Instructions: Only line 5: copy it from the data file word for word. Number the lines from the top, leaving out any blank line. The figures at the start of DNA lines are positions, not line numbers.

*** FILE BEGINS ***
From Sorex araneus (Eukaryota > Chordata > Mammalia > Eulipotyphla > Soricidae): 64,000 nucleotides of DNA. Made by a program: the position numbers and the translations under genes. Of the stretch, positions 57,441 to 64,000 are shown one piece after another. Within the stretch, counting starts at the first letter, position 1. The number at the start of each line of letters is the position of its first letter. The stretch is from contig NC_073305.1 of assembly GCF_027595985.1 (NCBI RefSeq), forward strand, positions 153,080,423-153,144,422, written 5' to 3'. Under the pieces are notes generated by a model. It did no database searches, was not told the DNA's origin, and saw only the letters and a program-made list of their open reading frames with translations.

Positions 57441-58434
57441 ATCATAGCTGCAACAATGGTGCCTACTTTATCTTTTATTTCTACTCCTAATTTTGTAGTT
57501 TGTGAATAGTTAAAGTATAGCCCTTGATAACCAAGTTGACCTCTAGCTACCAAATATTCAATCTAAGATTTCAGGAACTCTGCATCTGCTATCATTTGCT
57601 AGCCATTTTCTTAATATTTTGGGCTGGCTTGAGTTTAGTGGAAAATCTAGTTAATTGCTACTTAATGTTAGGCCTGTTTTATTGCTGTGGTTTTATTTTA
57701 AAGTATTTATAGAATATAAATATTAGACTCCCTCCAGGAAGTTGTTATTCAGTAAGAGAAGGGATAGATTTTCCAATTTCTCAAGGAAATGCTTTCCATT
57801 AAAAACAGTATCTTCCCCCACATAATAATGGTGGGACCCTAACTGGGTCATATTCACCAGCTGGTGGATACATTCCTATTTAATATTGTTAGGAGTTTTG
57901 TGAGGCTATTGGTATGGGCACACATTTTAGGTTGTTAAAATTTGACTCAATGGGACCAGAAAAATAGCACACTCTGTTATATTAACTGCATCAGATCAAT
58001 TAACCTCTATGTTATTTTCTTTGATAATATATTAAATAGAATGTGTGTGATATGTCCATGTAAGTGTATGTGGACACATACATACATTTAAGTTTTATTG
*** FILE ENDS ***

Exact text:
57601 AGCCATTTTCTTAATATTTTGGGCTGGCTTGAGTTTAGTGGAAAATCTAGTTAATTGCTACTTAATGTTAGGCCTGTTTTATTGCTGTGGTTTTATTTTA